MUTANT, the tool in PROMISSE to characterize biological tissues at different depths

Javier González Fernández and Natalia Arteaga Marrero, ITC and IACTEC engineers, during the inspection of the phantom carried out at the ITC Biomedical Engineering Laboratory. Credit: Enrique Villa
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The programme of IACTEC-Medical Technology of the Instituto de Astrofísica de Canarias has developed a multifrequency microwave system called PROMISSE (PROtotype MIcrowave System for Subcutaneous anomalieEs) to characterize biological tissues at different depths. This project, whose origin is the aim of transferring astrophysical technology to the biomedical field, is part of the programme of Medical Technology within IACTEC, the area of technological and business collaboration of the Instituto de Astrofísica de Canarias (IAC), with the economic (Training Programme) and infrastructure (IACTEC building) support from the Cabildo Insular of Tenerife.

On the basis of this project IACTEC-Medical Technology has initiated MUTANT (Multimodal Tissue phANToms) a new line of research to develop components which mimic biological tissues in which a series of multimodal “phantoms” have been designed and made for medical applications associated with microwaves and ultrasound. These materials imitate the dielectric characteristics of biological tissues, as well as accoustic properties an echo production typical of ultrasound images. In addition, the prototypes have been calibrated for a wide range of use in medical applications.

This line of research has permitted close collaboration with other research groups and hospitals, such as the Department of Biomedical Engineering at the Canary Institute of Technology (ITC) and the Departments of Pneumology and Radiology at the University Hospital of the Canaries (HUC).

Experimental characterization of some of the phantoms manufactured in the microwave (left) and ultrasound (right) modalities. Logo created by PicPol. Credit: Natalia Arteaga Marrero and Enrique Villa
Experimental characterization of some of the phantoms manufactured in the microwave (left) and ultrasound (right) modalities. Logo created by PicPol. Credit: Natalia Arteaga Marrero and Enrique Villa

“Using microwave receivers developed for the PROMISSE system we can obtain measurements at a given point of the natural radiation from tissues in depth. To calibrate the system in depth and in temperature we need to use “phantoms”. These allow us to make laboratory tests before moving to clinical trials. During the development of the phantoms we try to give them more than one function, to increment the ways in which they can be applied in the medical field”, explains Enrique Villa, electronic engineer at IACTEC-Medical Technology.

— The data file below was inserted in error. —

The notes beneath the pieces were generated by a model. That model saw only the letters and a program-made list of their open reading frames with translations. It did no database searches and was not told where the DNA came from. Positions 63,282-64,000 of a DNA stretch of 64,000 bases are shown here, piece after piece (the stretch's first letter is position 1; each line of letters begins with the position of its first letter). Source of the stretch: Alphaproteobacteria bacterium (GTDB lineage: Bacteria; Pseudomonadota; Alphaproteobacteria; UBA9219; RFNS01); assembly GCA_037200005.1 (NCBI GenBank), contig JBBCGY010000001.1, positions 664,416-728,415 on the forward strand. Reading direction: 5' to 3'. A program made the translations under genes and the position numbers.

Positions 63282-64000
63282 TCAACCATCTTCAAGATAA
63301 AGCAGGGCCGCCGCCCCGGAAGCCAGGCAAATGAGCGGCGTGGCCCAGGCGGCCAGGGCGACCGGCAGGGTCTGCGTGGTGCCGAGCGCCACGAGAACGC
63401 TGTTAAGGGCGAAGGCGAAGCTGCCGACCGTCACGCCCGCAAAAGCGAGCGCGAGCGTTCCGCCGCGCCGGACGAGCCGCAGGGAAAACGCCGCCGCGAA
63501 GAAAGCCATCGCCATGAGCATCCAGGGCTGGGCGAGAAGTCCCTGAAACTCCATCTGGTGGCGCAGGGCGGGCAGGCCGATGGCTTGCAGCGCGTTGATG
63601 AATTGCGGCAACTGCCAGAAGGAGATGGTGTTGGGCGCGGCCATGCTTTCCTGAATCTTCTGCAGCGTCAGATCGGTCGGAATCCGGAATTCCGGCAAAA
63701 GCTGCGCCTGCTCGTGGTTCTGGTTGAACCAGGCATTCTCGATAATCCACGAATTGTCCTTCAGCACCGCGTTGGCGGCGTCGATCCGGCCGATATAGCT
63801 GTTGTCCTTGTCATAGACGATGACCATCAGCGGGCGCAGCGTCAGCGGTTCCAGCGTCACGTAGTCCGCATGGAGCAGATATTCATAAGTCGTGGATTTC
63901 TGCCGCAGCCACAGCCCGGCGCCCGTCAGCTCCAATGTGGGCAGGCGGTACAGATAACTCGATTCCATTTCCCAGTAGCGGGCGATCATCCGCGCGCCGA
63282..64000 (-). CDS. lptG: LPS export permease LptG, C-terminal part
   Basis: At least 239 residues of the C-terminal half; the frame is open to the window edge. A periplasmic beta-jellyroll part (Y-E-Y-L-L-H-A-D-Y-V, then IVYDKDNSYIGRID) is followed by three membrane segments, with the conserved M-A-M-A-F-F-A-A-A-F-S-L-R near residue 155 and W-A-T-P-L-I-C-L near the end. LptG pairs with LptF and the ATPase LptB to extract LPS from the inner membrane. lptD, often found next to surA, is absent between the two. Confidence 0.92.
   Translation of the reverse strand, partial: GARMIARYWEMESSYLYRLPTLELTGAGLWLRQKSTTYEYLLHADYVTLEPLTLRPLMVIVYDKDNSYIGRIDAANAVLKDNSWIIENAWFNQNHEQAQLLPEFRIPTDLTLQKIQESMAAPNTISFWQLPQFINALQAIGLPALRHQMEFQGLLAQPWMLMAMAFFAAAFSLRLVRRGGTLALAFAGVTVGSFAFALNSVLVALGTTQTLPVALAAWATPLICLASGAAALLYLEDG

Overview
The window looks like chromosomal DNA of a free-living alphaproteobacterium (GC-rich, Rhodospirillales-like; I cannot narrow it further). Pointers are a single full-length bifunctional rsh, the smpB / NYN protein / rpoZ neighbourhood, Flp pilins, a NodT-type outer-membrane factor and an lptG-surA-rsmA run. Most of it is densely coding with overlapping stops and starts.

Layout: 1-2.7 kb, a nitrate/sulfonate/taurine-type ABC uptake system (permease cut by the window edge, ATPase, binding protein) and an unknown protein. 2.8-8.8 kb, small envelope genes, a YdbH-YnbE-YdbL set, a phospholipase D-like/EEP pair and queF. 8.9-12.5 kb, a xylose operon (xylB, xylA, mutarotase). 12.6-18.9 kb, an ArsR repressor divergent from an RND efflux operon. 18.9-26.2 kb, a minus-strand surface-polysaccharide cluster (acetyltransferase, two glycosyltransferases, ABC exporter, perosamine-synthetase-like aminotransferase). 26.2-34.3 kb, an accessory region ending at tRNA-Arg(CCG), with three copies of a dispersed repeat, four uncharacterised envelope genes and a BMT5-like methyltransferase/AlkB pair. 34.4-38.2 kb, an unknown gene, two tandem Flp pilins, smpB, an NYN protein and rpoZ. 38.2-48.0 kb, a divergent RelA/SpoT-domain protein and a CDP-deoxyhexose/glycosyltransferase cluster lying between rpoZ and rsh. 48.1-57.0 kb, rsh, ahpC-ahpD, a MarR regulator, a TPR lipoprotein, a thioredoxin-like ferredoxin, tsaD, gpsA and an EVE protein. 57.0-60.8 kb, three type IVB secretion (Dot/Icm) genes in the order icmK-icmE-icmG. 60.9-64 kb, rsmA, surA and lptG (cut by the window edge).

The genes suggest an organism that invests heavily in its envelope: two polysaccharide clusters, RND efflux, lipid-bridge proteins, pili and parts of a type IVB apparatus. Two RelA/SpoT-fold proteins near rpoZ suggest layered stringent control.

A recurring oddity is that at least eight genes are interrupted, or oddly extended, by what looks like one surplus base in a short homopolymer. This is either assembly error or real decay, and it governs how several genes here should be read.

“The phantoms are components made artificially and, in our case, they are based on a polymer polivinyl alcohol criogel (PCV-A) to which we add other common low cost materials such as sugar or celulose. The fabrication process is very versatile, and by varying the concentrations of the constituents of the phantom we can change its characteristics and simulate different soft body tissues, such as muscle or skin. It has a gelatious deformable structure, but with sufficient rigidity to allow us to superpose layers, in other words, we can fabricate single layer or multiple layer phantomes according to the application we need. Not only that but the use of preservatives lets us prolong its life for months or even years, with needing to apply treatments or special storage conditions”, explains Natalia Arteaga Marrero, electromechanical engineer at IACTEC-Medical Technology.

Ana Belén Llanos González (HUC), Javier González Fernández (ITC), Enrique Villa and Natalia Arteaga Marrero, engineers from the IACTEC Medical Technology group, at the ITC Biomedical Engineering Laboratory. Credit: Javier González Fernández
Ana Belén Llanos González (HUC), Javier González Fernández (ITC), Enrique Villa and Natalia Arteaga Marrero, engineers from the IACTEC Medical Technology group, at the ITC Biomedical Engineering Laboratory. Credit: Javier González Fernández

“There are multiple advantages to this material: it has mechanical, accoustical and electrical properties similar to those of body tissues, it is durable, and it can be manufactured in a wide variety of replicas of anatomical structures”, says Javier González Fernández, engineer in the Department of Medical Engineering at the ITC.

These phantoms have direct application in the field of medicine and, at the present time, more complex phantoms are being developed which can simulate internal organs such as lungs, and their associated pathologies. “The availability of these low cost phantoms means that we have a very interesting tool for acquiring and improving our ability in the clinical use of ecographic images for diagnostic or therapeutic operations”, confirms Ana Belén Llanos González, a pneumologa in the Department of Pneumology at the University Hospital of the Canaries.

These results have been obtained thanks to the support of the Cabildo Insular of Tenerife, under the Training Programme TFINNOVA 2016-2021, of he Strategic Framework for Island Development (MEDI) and the Development Fund of the Canaries.

 

More information:

www.nature.com/articles/s41598-020-77368-5

https://www.archbronconeumol.org/es-pdf-X0300289620005430 (Page 289)

https://erj.ersjournals.com/content/56/suppl_64/2782

https://doi.org/10.1371/journal.pone.0219997